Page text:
All substances sold as drugs in the United States must be approved by the federal Food and Drug Administration. This approval process requires a series of phased drug trials. The first phases involve in vitro and animal testing. If no adverse side effects are observed and significant ameliorative effects are found, testing on human subjects is undertaken. This process may take years because of the need to search for long-term side effects and to optimize methods for drug administration and dosage [17].
This review compiles the most relevant studies performed in order to comply with development of peptides and depsipeptides derived from marine animals as anticancer drugs. With the latest increase in peptide research, the purpose of this review is to facilitate discussion on this issue since marine peptides are one of the recent perspectives in the development of new compounds for further drugs and therapeutic use in the treatment of cancer. Bioactive peptides and depsipeptides, most currently studied from animal marine species with anticancer potential and which have reached clinical trials, have therefore been examined.

2. Sources of Bioactive Marine Peptides

A diversity of peptides with bioactivity has been mainly extracted from various marine animals such as tunicates, sponges, and mollusks. This extensive group of bioactive peptides which have been reported in recent studies includes compounds such as Stylisin from Jamaican sponge Stylissa caribica [18], Papuamides from sponge of the genus Melophlus collected in the Solomon Islands [19]. Many of these compounds have been isolated, characterized, synthesized and further modified for the development of analogs in order to improve their activities [20,21,22,23]. However, among these bioactive peptides and depsipeptides, several have been studied in depth, and even have been taken to clinical study levels (Table 1). Many of these compounds have biological activities and hence have potential beneficial uses in health promotion or disease treatment [3,6]. Recently, much attention has been paid to discover the structural, compositional, and sequential properties of bioactive peptides from marine sources. Figure 2 illustrates the chemical structures of the most prevalent bioactive peptides and depsipeptides obtained from marine animals such as sponges, ascidians, tunicates and mollusks. Three methods have been used to produce marine bioactive peptides; solvent extraction, enzymatic hydrolysis, and microbial fermentation of marine proteins. However, particularly in food and pharmaceutical industries, the enzymatic hydrolysis method is preferred on account of the lack of residual organic solvents or toxic chemicals in the products [11].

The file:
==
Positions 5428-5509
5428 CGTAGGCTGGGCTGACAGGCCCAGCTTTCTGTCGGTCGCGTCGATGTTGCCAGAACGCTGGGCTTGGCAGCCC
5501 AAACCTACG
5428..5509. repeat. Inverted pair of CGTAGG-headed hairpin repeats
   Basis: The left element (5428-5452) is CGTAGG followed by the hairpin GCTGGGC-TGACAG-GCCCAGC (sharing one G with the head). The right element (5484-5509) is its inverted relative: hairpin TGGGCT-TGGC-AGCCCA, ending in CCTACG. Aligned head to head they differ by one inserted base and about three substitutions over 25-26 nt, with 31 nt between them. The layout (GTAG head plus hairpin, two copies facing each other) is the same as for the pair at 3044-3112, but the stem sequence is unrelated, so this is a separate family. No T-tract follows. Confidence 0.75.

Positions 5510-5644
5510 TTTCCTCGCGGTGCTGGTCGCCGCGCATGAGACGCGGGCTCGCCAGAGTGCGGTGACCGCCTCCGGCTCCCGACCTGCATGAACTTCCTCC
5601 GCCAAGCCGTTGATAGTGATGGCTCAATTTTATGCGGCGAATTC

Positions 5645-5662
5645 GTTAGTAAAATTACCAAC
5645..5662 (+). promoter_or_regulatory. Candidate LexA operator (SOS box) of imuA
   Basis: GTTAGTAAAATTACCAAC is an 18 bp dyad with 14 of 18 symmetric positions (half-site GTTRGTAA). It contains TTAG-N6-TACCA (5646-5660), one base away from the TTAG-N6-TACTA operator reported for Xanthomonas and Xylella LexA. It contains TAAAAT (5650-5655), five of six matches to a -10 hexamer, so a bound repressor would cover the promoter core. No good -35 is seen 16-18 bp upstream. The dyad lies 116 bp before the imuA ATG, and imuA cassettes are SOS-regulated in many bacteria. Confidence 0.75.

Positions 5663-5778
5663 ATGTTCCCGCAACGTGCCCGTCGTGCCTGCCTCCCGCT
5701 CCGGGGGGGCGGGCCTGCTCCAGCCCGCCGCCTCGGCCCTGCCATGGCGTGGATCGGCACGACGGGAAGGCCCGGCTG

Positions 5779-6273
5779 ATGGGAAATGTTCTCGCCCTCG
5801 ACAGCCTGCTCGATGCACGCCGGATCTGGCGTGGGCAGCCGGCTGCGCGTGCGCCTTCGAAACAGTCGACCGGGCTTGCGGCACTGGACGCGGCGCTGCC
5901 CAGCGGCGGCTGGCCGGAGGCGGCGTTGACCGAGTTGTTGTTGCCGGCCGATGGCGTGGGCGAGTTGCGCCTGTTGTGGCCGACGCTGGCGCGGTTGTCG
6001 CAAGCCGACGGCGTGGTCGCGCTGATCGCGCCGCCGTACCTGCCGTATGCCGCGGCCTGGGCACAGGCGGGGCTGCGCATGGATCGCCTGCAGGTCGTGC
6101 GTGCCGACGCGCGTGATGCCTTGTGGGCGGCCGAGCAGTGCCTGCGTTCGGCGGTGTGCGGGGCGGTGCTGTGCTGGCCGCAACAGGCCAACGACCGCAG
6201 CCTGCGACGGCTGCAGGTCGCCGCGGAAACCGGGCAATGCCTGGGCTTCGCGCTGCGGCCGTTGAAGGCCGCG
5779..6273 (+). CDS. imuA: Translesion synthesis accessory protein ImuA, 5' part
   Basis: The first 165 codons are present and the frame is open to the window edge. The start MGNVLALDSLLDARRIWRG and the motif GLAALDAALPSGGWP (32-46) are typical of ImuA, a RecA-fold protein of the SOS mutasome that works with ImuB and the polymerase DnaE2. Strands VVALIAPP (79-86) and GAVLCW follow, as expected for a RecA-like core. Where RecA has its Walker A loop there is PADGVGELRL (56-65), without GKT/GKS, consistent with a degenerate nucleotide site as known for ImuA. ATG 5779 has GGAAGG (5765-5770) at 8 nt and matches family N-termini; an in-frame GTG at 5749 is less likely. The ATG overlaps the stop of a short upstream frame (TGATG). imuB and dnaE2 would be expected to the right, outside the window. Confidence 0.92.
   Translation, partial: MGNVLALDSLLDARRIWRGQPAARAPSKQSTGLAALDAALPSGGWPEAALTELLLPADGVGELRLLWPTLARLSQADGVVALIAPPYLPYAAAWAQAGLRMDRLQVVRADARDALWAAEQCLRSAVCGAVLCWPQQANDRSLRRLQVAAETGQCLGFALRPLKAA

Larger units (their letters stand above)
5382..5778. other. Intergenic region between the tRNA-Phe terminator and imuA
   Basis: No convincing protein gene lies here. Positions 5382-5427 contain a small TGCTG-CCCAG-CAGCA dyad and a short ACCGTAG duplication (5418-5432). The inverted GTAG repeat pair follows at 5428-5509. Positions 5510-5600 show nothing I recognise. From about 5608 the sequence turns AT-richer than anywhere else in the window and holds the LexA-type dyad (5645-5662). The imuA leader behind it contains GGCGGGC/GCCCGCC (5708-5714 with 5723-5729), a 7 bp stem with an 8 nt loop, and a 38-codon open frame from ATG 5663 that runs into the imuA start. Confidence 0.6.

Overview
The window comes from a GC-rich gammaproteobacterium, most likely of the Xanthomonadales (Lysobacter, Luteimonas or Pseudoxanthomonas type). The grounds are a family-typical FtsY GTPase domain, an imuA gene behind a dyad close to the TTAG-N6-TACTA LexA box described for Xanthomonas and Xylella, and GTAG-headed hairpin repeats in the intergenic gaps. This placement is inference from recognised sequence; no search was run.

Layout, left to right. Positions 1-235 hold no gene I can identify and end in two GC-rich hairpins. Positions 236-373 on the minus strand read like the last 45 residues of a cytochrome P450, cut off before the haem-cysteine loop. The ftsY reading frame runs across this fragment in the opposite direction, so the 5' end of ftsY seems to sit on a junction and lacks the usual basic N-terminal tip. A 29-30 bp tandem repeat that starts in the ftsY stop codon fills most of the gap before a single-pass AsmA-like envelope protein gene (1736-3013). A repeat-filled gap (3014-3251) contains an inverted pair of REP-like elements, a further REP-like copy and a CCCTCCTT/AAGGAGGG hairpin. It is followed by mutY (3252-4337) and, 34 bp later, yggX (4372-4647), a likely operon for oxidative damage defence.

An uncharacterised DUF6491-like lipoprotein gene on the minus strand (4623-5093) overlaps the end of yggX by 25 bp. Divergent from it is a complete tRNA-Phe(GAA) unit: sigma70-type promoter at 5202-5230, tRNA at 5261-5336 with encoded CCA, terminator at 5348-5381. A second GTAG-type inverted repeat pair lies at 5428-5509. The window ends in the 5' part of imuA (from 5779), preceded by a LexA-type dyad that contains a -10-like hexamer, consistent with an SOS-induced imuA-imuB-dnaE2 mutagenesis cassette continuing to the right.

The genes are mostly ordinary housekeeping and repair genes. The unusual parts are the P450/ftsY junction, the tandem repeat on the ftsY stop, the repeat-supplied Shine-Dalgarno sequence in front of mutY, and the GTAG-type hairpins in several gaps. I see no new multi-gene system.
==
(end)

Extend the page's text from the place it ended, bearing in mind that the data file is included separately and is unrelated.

Table 1. Marine animal sources of bioactive peptides with anticancer potential.
Table 1. Marine animal sources of bioactive peptides with anticancer potential.
AplidineAscidianAplidium albicansAntitumor Anti leukemic[24,25]
Arenastatin ASpongeDysidea arenariaAntitubulin[26,27,28]
AurilideTunicateDolabella auriculariaAntitumor[29,30]
DidemninTunicateTrididemnum sp.Antitumor[3,31]
DolastatinMolluskDolabella auriculariaAntineoplastic[32]
Geodiamolide HSpongeGeodia sp.Antiprolfierative[28,33]
HomophyminesSpongeHomophymia sp.Antitumor[34]
JaspamideSpongeJaspis sp. Hemiastrrella sp.Antiproliferative[35,36]
Kahalalide FMolluskElysia rufescens, Spisula polynymaAntitubulin[28]
Keenamide AMolluskPleurobranchus forskaliiAntitumor[37]
MollamideAscidianDidemnum molleAntiproliferative[30,38]
PhakellistatinsSpongePhakellia carteriAntiproliferative[30,39]
Tamandarins A and BAscidianDidemnum sp.Antitumor[30,40]
Trunkamide AAscidianLissoclinum sp.Antitumor[30,41]

2.1. Sponges

Approximately 10,000 sponges have been described worldwide and most of them live in marine environments [42,43]. A range of bioactive compounds has been found in about 11 sponge genera. Three of these genera (Haliclona, Petrosia, and Discodemia) produce influential anti-cancer and anti-inflammatory agents [44]. There are a number of research studies on bioactive peptides from sponges, mostly cyclodepsipeptides, which are secondary metabolites with unusual amino acids and non-amino acid moieties. These compounds possess a wide spectrum of biological activities; however, it is difficult to isolate them in sufficient quantity for pharmacological testing [30].
Jaspamide is a cyclic depsipeptide isolated from sponges of the genus Jaspis and Hemiastrella. It possess a 15-carbon macrocyclic ring containing three amino acid residues (Figure 2a) and has proved to be a bioactive compound inducing apoptosis in HL-60 human promyelocytic leukemia cell line [7,35,45], and Jurkat T cells [46]. Nine new cyclodepsipeptides, Homophymines, B–E, and A1–E1, isolated from the sponge Homophymia sp. have shown very potent cytotoxic activity with IC50 values in the nM range. This activity has been reported against several human cancer cell lines [28,34] with moderate selectivity against human prostate (PC3) and ovarian (OV3) carcinoma. Homophymines A1–E1, which possesses the 4-amino-6-carbamoyl-2,3-dihydroxyhexanoic acid residue (Figure 2f), exerts stronger potency than the corresponding A–E compounds which possess the same residue present in its carboxy form [34].
Figure 2. Chemical structures of bioactive peptides and depsipeptides from marine animal sources: (A) Sponges; (B) Tunicates and Ascidians and (C) Mollusks.
Figure 2. Chemical structures of bioactive peptides and depsipeptides from marine animal sources: (A) Sponges; (B) Tunicates and Ascidians and (C) Mollusks.